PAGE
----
The wonderful world of the Great Barrier Reef.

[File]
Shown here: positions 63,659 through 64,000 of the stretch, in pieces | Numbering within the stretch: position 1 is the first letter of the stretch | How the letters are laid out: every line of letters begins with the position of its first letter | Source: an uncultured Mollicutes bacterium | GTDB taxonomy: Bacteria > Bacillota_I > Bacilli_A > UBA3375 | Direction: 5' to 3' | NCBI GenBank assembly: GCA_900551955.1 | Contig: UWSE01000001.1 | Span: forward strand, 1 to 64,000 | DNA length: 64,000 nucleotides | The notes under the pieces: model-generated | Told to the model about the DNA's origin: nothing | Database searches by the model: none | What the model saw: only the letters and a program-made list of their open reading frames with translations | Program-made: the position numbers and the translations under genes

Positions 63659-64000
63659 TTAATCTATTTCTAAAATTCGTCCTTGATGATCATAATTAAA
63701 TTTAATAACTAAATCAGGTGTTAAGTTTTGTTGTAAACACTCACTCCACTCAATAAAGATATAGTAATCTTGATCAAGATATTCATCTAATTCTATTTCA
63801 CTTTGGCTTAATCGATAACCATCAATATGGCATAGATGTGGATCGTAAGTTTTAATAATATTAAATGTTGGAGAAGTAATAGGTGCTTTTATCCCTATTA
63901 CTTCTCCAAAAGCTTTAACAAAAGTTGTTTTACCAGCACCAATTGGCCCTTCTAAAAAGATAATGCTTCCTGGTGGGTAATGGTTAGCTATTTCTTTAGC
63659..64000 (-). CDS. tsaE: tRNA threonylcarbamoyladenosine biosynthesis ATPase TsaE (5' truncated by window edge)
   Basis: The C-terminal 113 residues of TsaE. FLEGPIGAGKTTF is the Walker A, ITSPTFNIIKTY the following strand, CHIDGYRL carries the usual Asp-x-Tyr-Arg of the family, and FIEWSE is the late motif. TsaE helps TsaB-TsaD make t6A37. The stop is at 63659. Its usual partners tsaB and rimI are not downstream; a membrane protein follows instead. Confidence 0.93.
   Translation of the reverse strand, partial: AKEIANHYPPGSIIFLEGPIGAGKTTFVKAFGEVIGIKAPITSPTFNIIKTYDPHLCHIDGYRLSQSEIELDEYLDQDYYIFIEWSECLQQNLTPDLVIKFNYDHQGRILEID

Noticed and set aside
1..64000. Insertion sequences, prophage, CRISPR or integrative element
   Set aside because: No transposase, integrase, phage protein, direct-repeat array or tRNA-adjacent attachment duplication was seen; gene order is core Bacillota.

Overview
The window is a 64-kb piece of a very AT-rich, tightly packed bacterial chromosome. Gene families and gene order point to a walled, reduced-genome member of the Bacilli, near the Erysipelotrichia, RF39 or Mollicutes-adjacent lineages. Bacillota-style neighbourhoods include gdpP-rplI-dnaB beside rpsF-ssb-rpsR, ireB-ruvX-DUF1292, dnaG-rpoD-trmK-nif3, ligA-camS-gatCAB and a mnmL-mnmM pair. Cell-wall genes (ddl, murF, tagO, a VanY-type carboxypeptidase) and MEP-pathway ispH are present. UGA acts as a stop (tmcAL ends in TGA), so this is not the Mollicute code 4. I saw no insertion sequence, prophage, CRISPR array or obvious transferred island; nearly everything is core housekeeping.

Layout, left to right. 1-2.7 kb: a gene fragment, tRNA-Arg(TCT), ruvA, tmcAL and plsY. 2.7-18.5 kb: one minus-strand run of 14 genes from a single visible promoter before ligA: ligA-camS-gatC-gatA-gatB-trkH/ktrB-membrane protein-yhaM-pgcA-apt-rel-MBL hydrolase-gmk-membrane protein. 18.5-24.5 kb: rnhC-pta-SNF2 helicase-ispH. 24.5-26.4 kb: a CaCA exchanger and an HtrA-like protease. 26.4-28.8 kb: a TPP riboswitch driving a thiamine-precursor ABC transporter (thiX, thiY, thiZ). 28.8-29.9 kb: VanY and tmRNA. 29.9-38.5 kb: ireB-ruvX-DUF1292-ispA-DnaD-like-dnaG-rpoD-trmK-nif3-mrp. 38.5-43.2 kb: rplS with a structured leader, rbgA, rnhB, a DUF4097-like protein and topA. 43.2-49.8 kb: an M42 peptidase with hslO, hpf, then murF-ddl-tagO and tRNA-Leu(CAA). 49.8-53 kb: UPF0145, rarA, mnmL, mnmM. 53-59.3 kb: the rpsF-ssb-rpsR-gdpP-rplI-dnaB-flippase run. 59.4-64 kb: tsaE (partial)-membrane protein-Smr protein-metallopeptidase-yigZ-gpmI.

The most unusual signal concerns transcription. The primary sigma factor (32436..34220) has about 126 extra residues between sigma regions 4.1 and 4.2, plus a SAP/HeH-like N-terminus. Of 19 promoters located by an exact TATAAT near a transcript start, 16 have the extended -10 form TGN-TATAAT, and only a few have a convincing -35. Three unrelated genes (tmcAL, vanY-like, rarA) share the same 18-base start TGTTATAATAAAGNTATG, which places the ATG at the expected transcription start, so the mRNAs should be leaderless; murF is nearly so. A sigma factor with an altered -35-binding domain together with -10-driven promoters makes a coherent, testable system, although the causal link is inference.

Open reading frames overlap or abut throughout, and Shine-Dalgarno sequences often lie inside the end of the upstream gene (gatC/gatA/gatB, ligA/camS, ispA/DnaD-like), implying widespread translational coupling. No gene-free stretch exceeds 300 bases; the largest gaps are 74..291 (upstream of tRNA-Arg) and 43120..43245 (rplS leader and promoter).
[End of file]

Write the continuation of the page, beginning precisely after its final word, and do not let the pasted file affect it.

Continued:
MY PHONE BUZZES with a notification. It’s surprising that a squirt of data has managed to find its way to my device on a remote sand cay in the Great Barrier Reef Marine Park, but nonetheless I take a look to see who’s decided to pester me all the way out here. Ignoring disapproving looks from fellow guests, I see that Google is asking me to rate the Great Barrier Reef out of five like it’s my local pizzeria. And therein lies the problem. All too often the Reef is approached as a commodity, a thing to be conserved or exploited, visited and rated, Instagrammed and ‘liked’. And it seems to be a constant presence in the media, whether in the shape of positive news or negative, an Attenborough documentary or a travel story, this one notwithstanding. But it doesn’t belong to us, its coral reefs formed millions of years before homo sapiens set foot on the grand stage, and what exactly is the Reef behind all the clamour? Putting my phone back in my pocket on Sudbury Cay, our first port of call having left Cairns on a three-day cruise with Coral Expeditions on its small ship the Coral Expeditions II, I wander the short stretch of sand alongside a few other guests and the ship’s resident marine biologist, Olivia Slip. “Give it 10,000 years and this will be a forested island like Fitzroy that you’ll be visiting on the last day,” says Olivia as she shows us fragments of the intricate calcium carbonate skeletal structures that coral polyps inhabit. As we walk, crabs make a run for the safety of their burrows in the white sand; it’s hard to imagine this place as a teeming rainforest 10,000 years hence, one of those lofty figures of time that our shortsighted minds can’t grasp. But then we come across a lone, half-buried coconut with a tentative eruption of green fronds. Vindicated in front of an impressed audience, Olivia excitedly builds a protective fence of coral fragments around it. Exploring Sudbury Cay’s surrounding reefs with snorkel and fins, the nearest fellow swimmer is perhaps 50 metres away and the safety of the boat a similar distance. But I don’t feel nervous; the